Does Medicare Pay for Wheelchairs?

Getting Wheelchairs Covered by Medicare

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Medicare Part B helps cover wheelchairs, either manual or powered, as durable medical equipment (DME). Your doctor must submit a written order stating that your medical condition requires you to use the wheelchair at home. Medicare won’t pay for a wheelchair used outside of the home.

Learn what type of Medicare coverage pays for wheelchairs, how to get Medicare to pay, and the costs you’ll need to pay.

Key Takeaways

  • Medicare Part B pays for wheelchairs only when your doctor prescribes them for use in treating your medical condition.
  • Medicare will only cover your durable medical equipment (DME) if both your doctor and supplier are enrolled in Medicare.
  • After meeting your annual Part B deductible, you’re only required to pay 20% of the Medicare-approved amount for the wheelchair. Medicare pays the remaining 80%.
  • If you’re denied coverage for a wheelchair you believe you need, you may appeal the decision and get an independent review.

Does Medicare Pay for Wheelchairs?

Medicare Part B pays for wheelchairs when your doctor or other health care provider deems it a necessity for treating your medical condition at home. In this case, a nursing home or hospital providing Medicare-covered care won’t qualify as your home, but a long-term care facility would. 

You must have a face-to-face examination, which can be in person or via telehealth, and have a written prescription from your health care provider before Medicare will consider wheelchair coverage.

There’s no need to worry if you’re enrolled in a Medicare Advantage plan, because the plan is required to pay for the same medically necessary services and equipment as Medicare Parts A and B (Original Medicare) do. However, you must first call your plan’s primary care provider to find out whether your plan will provide the wheelchair. 

Renting vs. Buying

If your DME supplier is enrolled in Medicare, they’ll know outright if Medicare lets you buy or pays for you to rent a specific DME. Medicare typically pays for most durable medical equipment on a rental basis, and only buys inexpensive or routinely bought equipment such as walkers, blood sugar monitors, or complex rehabilitative power wheelchairs.

Renting a Wheelchair

When you rent a wheelchair, Medicare makes monthly payments for using the equipment. The length of these monthly payments will vary depending on the type of equipment. The total rental payments for routinely bought or inexpensive equipment can’t exceed the fee Medicare sets to buy them.

Medicare often pays to rent more-expensive equipment, like wheelchairs, for 13 months of continuous use, after which time, ownership of the equipment must be transferred to you.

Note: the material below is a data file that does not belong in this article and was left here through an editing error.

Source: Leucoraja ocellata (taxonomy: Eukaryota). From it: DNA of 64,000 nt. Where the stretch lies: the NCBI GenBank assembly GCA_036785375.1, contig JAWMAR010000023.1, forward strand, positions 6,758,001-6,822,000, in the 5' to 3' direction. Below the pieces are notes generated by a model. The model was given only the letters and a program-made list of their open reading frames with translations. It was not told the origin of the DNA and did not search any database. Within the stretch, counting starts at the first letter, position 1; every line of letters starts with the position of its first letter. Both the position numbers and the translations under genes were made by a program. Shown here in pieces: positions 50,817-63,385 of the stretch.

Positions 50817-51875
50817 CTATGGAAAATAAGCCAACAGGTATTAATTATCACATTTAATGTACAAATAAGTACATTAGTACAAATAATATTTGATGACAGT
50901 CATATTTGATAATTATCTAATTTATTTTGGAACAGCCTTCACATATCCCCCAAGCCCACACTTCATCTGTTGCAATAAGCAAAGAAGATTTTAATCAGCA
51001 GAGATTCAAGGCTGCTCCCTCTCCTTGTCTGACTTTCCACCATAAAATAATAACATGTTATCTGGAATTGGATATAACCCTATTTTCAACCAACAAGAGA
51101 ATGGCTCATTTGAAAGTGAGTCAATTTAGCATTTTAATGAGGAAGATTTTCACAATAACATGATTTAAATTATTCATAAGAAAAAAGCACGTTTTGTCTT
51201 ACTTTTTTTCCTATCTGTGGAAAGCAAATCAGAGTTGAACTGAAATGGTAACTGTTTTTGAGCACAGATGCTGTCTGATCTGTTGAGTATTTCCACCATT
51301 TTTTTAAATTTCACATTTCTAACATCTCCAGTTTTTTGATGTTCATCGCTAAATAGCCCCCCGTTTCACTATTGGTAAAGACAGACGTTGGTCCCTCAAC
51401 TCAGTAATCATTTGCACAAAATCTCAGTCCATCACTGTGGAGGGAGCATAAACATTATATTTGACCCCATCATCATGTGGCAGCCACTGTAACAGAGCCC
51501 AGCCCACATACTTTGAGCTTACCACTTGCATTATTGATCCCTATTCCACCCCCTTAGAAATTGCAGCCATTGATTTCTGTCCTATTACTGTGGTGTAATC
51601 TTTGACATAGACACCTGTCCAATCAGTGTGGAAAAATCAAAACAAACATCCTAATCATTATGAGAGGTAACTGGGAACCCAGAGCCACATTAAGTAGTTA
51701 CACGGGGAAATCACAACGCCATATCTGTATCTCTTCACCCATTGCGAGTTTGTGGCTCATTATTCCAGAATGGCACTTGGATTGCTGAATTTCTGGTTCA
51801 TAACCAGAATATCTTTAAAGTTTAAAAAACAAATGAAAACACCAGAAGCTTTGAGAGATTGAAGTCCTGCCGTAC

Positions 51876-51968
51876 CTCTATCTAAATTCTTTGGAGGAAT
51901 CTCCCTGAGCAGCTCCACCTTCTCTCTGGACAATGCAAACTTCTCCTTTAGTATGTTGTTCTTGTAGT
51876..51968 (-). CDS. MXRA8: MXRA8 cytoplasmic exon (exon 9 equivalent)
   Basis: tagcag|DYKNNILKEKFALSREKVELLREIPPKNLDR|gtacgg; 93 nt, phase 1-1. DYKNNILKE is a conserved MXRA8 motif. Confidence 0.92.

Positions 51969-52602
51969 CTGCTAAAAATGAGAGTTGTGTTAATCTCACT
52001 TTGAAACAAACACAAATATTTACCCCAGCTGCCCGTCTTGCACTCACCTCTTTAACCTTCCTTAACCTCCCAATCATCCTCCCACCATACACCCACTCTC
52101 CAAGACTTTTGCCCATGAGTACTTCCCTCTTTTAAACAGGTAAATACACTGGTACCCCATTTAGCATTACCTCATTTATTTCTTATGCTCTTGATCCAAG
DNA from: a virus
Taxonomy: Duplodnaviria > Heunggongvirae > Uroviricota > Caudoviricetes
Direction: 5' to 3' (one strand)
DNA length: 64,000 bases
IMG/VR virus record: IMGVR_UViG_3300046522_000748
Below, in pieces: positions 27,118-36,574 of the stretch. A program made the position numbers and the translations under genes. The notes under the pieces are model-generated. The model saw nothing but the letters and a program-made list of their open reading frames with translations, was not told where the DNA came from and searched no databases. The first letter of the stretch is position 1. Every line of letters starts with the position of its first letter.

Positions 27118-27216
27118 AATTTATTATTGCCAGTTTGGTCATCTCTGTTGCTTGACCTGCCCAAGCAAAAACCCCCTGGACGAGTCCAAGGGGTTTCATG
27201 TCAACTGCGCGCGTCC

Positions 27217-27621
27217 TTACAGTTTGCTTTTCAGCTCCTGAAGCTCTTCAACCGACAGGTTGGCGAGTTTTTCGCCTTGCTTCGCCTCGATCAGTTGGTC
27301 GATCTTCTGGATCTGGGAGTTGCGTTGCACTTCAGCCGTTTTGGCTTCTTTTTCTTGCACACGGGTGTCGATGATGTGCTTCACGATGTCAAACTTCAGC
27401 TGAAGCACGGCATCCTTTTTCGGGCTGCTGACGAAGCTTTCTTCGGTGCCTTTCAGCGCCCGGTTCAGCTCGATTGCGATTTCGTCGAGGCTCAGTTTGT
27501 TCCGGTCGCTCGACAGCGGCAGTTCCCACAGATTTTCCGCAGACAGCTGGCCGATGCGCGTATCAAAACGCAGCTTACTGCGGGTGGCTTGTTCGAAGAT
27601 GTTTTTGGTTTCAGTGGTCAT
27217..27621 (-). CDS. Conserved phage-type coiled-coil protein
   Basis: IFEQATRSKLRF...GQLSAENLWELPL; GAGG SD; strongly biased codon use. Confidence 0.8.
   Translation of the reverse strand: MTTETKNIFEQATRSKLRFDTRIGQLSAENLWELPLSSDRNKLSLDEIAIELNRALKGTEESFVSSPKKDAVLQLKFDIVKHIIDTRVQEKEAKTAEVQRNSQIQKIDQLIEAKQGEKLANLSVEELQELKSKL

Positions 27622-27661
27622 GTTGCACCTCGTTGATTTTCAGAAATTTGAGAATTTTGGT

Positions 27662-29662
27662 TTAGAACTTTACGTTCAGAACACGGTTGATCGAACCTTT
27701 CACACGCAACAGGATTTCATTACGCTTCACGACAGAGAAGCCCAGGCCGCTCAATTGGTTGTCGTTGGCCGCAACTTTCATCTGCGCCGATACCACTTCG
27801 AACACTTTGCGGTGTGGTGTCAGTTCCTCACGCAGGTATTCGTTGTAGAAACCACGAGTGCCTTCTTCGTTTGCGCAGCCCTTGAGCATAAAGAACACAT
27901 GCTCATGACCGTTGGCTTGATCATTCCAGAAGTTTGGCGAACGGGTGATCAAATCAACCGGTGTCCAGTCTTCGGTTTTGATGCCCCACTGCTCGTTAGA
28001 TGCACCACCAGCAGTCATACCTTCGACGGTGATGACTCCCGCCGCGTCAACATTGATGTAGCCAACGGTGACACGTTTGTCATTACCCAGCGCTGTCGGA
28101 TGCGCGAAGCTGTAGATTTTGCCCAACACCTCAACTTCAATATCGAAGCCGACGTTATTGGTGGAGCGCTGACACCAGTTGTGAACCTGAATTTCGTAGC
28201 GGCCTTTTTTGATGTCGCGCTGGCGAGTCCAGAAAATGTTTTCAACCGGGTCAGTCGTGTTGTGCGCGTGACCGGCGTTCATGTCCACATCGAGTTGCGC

Your supplier will collect the item when you’re done using it or if it needs repairs. The supplier must also cover any costs to repair or replace parts of the rented equipment.

Buying a Wheelchair

Buying a wheelchair will give you full ownership of the item, and Medicare may also cover the cost to repair or replace parts. You will only pay 20% of the approved cost, while Medicare pays 80%, except when your supplier doesn’t accept the Medicare-approved amount. 

Medicare may replace your equipment if it’s stolen, lost, totaled, or used beyond its reasonable useful lifetime, usually five years from when you start using it.

How To Get Medicare To Pay for Your Wheelchair

Medicare Part B pays for your wheelchair if a qualified practitioner prescribes it for use in your home and documents the medical necessity as per the coverage requirements. Here’s how the process works. 

Get a Prescription

Your physician, who should be enrolled in Medicare, must first prescribe the wheelchair to you. This will require an examination to help gather information about diagnosing, treating, and managing the medical condition that makes your wheelchair a necessity. Your doctor must document this exam and include information about your present and past history of mobility needs, the results of their physical exam, and details to support the medical need at home. 

Await Submission of a Standard Written Order (SWO)

The practitioner who performs your examination should prepare a standard written order (SWO), which documents that the wheelchair is a medical necessity. This is sent to a Medicare-approved supplier before it can deliver the equipment. 

Only the practitioner who performs the in-person examination can write the SWO, which they must submit within six months after the examination.